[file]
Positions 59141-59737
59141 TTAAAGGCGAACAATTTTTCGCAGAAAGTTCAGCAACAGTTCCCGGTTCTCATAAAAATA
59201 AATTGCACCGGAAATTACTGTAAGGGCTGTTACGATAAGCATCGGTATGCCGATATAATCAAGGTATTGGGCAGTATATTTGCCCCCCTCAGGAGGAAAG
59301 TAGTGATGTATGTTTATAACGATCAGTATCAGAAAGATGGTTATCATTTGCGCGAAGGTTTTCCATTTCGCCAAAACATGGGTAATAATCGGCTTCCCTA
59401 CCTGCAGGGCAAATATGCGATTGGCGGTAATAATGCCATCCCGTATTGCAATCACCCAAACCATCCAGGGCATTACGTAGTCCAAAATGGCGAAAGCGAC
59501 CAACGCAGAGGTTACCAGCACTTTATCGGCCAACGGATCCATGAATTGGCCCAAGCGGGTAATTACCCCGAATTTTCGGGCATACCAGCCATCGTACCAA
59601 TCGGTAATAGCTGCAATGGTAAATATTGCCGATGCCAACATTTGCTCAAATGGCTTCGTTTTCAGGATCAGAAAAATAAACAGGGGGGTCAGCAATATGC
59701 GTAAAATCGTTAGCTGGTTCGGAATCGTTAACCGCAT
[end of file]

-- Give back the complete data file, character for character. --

Positions 59141-59737
59141 TTAAAGGCGAACAATTTTTCGCAGAAAGTTCAGCAACAGTTCCCGGTTCTCATAAAAATA
59201 AATTGCACCGGAAATTACTGTAAGGGCTGTTACGATAAGCATCGGTATGCCGATATAATCAAGGTATTGGGCAGTATATTTGCCCCCCTCAGGAGGAAAG
59301 TAGTGATGTATGTTTATAACGATCAGTATCAGAAAGATGGTTATCATTTGCGCGAAGGTTTTCCATTTCGCCAAAACATGGGTAATAATCGGCTTCCCTA
59401 CCTGCAGGGCAAATATGCGATTGGCGGTAATAATGCCATCCCGTATTGCAATCACCCAAACCATCCAGGGCATTACGTAGTCCAAAATGGCGAAAGCGAC
59501 CAACGCAGAGGTTACCAGCACTTTATCGGCCAACGGATCCATGAATTGGCCCAAGCGGGTAATTACCCCGAATTTTCGGGCATACCAGCCATCGTACCAA
59601 TCGGTAATAGCTGCAATGGTAAATATTGCCGATGCCAACATTTGCTCAAATGGCTTCGTTTTCAGGATCAGAAAAATAAACAGGGGGGTCAGCAATATGC
59701 GTAAAATCGTTAGCTGGTTCGGAATCGTTAACCGCAT